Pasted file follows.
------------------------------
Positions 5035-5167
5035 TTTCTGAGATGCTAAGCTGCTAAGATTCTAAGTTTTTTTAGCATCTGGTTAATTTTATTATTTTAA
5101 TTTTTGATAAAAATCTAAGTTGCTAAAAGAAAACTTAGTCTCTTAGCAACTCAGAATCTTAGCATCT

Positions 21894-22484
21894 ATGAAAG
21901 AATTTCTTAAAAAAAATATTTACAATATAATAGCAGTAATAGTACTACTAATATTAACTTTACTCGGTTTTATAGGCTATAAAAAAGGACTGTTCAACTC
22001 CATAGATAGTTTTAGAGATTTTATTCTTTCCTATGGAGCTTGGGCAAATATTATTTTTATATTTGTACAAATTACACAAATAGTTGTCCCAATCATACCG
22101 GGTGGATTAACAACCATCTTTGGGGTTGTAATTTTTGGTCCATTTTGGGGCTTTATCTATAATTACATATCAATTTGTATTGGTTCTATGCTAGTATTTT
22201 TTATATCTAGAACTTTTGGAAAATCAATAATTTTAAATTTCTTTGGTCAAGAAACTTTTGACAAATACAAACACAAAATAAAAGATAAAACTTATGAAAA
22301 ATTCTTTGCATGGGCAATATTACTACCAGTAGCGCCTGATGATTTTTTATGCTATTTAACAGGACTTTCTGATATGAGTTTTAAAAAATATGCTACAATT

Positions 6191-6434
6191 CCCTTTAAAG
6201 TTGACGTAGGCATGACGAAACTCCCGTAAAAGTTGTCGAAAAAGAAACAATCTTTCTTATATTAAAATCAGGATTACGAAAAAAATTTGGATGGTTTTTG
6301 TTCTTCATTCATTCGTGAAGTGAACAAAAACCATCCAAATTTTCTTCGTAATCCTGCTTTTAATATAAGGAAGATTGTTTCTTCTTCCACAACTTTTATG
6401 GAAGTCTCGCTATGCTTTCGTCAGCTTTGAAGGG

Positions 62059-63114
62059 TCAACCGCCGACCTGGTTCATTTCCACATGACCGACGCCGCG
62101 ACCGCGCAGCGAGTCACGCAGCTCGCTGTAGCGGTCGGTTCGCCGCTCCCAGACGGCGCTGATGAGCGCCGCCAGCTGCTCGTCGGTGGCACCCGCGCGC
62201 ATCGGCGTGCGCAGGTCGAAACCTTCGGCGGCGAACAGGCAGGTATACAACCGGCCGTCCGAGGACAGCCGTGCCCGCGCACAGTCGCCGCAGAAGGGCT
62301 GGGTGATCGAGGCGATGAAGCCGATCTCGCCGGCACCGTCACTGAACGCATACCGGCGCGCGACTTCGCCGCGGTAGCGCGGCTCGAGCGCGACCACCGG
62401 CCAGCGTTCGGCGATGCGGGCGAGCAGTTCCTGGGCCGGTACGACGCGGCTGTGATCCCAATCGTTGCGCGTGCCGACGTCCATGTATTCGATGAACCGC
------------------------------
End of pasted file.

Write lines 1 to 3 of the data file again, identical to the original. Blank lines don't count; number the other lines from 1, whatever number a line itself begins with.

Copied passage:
Positions 5035-5167
5035 TTTCTGAGATGCTAAGCTGCTAAGATTCTAAGTTTTTTTAGCATCTGGTTAATTTTATTATTTTAA
5101 TTTTTGATAAAAATCTAAGTTGCTAAAAGAAAACTTAGTCTCTTAGCAACTCAGAATCTTAGCATCT